That’s right. People get on bandwagons, and mortgage ratepayers up to the eyebrows. Some of those things end up being white elephants.
You say the council should know its limitations. What are your thoughts on the super-city?
You want people to feel they’ve got representation. It’s their money. If ‘super-city’ was a euphemism for Wellington City dominating Porirua and Hutt, I wouldn’t be keen. I’m for economies of scale, but not at the expense of developing those people’s neighbourhoods. If it becomes a rally cry of “We won’t have as many local government politicians, so it must be good” – it doesn’t necessarily follow. That sounds ideological, rather than logical.
Who’s your pick for mayor?
Last election was won on second preferences. If it’s between Celia and John Morrison, it will be countbacks. So it depends on how big a constituency they can build around their competitors. That’s quite a skill, as Celia’s proved.
There’s a lot of criticism that Celia hasn’t done much. But the downsize in government’s pretty hard to counter. So – relating to my thing with the airport extension – I’m not sure ‘doing much’ is the same thing as putting the ratepayers $300 million in hock to build a white elephant. I could get in there and ‘do a lot’ too, but y’know, you wouldn’t thank me for it! So, you’ve got to be careful.
John is pretty into events, sports and things, but you’ve got to build a wider constituency than that.
What if you did ‘get in there’? You talk about making Wellington a place talent wants to live. How might you achieve that if you were mayor?
It’s almost like the way I buy shares. I buy shares in companies when I like the product. That’s first. Then I assess the people. The last thing I look at’s the financials. With a city, you think, “What are important things to me in terms of making Wellington even better to live in?” Those are things I’d run for.
That’s why I love ETH. I’m involved with getting predators off Stewart Island, and we were told that if we could get the kākāpō back– because the kākāpō’s an iconic bird globally now – Stewart Island would become a major destination for birdwatchers. With the big lenses. Three million of them travel the world a year. That’s an example of monetising your natural capital: creating income and jobs out of it. Wellington’s got so much bush, it’s got that opportunity.
Stuff like that, and playing to what people value. A good environment for their kids, sports fields, drama. You don’t focus on business. That’s what the private sector does, and if you get the right people here, the talent, they’ll create jobs alright, and income. You set the environment to make this a desirable place, which it is anyway. The more Auckland bloody drowns in its own swell, the easier it should become.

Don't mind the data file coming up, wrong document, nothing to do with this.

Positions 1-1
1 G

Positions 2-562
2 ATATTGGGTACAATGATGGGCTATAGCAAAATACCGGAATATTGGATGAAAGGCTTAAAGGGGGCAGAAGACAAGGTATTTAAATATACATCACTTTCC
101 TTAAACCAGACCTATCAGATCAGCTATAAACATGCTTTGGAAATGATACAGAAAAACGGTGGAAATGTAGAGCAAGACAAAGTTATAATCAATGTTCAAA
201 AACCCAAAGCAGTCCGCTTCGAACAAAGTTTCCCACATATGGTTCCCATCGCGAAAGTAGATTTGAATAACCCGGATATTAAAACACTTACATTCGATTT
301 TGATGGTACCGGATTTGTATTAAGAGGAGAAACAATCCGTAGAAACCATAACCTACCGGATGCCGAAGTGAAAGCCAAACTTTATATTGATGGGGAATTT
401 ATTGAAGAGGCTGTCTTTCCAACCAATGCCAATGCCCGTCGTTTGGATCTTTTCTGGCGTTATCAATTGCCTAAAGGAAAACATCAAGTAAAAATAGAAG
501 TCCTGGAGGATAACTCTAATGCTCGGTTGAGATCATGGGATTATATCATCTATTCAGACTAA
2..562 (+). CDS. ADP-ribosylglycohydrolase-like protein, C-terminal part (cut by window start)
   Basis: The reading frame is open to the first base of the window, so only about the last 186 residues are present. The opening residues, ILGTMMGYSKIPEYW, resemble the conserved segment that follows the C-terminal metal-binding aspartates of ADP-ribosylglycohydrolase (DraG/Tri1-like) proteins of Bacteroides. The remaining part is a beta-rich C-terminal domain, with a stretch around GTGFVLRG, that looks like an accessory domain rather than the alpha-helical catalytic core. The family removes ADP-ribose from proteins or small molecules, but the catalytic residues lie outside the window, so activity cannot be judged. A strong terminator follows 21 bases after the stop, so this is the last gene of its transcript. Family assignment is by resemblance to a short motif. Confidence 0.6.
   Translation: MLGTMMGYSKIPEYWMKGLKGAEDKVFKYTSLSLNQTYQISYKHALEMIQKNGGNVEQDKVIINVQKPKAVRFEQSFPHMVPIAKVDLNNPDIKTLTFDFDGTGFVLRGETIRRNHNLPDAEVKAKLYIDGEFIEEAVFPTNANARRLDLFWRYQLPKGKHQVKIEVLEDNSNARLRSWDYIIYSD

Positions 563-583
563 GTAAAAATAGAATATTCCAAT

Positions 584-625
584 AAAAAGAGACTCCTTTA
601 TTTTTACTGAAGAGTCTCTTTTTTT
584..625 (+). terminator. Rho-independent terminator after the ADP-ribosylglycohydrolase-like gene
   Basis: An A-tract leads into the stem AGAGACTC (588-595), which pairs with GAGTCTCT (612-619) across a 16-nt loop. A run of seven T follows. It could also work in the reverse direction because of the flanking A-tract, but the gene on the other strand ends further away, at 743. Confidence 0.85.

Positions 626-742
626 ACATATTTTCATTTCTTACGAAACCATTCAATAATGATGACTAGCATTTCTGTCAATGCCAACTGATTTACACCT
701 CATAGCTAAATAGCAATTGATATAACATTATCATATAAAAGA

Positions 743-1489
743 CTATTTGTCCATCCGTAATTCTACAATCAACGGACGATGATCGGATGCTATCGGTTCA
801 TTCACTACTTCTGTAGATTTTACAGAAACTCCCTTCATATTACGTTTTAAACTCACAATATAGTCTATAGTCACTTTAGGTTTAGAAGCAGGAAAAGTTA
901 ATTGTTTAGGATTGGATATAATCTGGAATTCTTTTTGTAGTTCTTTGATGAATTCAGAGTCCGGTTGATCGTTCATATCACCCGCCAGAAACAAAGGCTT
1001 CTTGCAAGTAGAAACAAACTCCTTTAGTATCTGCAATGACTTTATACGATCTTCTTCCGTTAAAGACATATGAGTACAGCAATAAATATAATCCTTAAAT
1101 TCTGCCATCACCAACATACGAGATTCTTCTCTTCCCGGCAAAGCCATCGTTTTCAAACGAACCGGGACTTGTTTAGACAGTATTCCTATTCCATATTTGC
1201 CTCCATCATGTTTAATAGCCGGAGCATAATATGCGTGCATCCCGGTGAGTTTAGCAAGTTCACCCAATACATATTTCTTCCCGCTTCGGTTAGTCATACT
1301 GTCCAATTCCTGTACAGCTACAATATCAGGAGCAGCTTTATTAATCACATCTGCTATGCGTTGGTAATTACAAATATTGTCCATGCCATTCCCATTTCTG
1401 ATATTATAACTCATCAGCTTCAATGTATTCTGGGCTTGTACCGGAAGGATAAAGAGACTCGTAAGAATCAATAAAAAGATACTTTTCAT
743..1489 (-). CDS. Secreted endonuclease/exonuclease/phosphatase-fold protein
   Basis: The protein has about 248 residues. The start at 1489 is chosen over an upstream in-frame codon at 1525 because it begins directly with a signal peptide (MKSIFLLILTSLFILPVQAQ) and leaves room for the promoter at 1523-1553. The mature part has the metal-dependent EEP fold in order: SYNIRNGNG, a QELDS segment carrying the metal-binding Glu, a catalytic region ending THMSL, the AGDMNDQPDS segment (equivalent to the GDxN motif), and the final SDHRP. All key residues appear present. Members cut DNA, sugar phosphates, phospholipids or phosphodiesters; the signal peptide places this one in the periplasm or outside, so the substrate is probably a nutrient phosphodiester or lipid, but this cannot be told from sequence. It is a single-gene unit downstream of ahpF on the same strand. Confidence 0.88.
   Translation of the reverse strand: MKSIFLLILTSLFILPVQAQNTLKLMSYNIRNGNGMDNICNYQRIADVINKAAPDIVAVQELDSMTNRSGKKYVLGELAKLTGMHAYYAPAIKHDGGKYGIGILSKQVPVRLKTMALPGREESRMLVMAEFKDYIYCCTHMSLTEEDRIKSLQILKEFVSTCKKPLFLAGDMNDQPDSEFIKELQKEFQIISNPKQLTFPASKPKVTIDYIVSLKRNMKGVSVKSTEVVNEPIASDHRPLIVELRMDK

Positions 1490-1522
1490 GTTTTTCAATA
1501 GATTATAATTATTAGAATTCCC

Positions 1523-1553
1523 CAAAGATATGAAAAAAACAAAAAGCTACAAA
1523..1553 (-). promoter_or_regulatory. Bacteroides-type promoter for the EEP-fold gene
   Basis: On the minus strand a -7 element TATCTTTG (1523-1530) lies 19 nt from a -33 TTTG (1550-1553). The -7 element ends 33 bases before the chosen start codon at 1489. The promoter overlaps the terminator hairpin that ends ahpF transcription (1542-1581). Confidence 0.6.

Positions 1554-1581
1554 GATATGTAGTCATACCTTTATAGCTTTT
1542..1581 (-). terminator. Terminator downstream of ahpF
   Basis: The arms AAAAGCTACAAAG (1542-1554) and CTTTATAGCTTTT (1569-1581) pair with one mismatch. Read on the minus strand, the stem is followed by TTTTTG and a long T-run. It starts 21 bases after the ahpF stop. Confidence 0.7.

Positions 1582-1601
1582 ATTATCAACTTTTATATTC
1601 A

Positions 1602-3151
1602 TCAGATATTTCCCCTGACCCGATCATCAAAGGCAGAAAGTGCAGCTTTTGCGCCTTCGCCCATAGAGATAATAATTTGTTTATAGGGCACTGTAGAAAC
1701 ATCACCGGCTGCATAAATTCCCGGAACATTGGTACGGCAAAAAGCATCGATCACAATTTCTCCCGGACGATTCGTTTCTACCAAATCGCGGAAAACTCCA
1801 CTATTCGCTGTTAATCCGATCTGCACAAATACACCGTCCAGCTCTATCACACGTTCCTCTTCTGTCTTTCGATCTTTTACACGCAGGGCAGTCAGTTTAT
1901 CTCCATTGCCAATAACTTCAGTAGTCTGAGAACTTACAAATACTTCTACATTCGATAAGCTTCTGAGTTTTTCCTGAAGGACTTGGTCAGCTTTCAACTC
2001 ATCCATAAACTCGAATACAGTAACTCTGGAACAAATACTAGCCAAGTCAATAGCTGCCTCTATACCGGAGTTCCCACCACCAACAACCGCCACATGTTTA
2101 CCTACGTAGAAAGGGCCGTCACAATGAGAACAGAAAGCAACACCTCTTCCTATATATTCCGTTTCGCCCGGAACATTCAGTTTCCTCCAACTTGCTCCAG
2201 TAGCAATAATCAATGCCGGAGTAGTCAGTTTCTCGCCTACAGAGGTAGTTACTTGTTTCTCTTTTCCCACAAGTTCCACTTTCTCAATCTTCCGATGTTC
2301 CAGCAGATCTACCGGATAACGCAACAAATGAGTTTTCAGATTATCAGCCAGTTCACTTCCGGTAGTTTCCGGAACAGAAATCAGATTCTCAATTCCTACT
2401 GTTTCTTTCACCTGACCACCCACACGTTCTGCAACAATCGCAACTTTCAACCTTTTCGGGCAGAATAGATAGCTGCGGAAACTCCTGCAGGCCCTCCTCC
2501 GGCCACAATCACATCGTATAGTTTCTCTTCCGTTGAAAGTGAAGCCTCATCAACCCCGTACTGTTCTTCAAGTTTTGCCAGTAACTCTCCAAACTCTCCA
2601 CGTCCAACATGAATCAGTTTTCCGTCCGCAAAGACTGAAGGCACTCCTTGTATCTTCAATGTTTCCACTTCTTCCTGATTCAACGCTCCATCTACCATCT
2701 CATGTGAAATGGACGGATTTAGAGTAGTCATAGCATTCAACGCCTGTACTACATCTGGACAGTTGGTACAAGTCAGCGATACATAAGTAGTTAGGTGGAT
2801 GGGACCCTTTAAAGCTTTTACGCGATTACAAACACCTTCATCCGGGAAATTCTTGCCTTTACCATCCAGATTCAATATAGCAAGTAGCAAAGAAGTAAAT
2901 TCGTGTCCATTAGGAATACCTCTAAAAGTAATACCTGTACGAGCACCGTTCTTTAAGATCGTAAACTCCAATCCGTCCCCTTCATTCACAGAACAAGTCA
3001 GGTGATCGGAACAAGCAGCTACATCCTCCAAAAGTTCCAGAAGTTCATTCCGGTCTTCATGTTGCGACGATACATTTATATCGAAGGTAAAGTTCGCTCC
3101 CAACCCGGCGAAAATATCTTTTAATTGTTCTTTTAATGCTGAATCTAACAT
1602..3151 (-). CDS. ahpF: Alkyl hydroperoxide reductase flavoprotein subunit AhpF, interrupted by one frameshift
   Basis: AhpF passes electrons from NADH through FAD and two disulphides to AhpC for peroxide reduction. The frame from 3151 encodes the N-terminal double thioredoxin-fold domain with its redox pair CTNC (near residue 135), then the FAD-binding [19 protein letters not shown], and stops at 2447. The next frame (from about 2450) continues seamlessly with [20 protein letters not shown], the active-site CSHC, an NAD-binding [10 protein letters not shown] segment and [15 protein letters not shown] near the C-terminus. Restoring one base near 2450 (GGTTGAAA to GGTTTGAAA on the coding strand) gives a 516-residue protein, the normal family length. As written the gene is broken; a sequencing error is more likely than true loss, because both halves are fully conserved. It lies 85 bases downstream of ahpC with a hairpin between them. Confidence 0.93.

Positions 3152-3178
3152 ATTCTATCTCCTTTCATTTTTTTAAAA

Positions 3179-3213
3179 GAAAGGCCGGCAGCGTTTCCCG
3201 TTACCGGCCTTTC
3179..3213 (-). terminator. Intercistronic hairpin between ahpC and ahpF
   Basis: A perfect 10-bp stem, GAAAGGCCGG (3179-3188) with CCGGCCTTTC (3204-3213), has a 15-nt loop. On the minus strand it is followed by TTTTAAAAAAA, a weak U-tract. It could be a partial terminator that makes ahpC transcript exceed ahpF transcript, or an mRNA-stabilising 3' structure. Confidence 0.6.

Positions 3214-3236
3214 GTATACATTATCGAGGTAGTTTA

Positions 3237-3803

You contributed a piece to Max Rashbrooke’s new book, Inequality: a New Zealand crisis. Do you think Wellington should be a ‘Living Wage’ city?
Yeah, Wellington Council wants to pay people more than the minimum wage. In New Zealand, because of globalisation and the IT revolution, the value of many jobs, functional jobs, is falling. You can automate them, or offshore them to lower cost economies. More and more New Zealanders are finding the market value of their income isn’t sufficient for them to live in dignity.
The country’s GDP continues to rise, even GDP per head. What’s happening is some are on the bus, and more and more are not. If that gets too polarised, you’ve got real big social issues. Massive. But even before you get to that point, is it really the society you want? In The Big Kahuna, we say everybody should be entitled to an unconditional basic income. Enough to fund you for more training, or to find a job.
On the other side, we shouldn’t tax income so much, we should tax wealth. I don’t pay any tax, because I’ve got my money in assets. That’s not right. That’s causing the property price escalation as well. Guys like me just keep buying houses. You make money and it doesn’t cost you. People say if you’re buying with the objective to sell, it’s taxable, which is correct. But you’re not, you’re buying to use them. One day you might sell.
So you get all these houses around, empty. Politicians say, “We’d never win trying to fix that.” They’re going to have to at some stage, because you’re getting polarisation of wealth and well-being. Do you wait till the riots?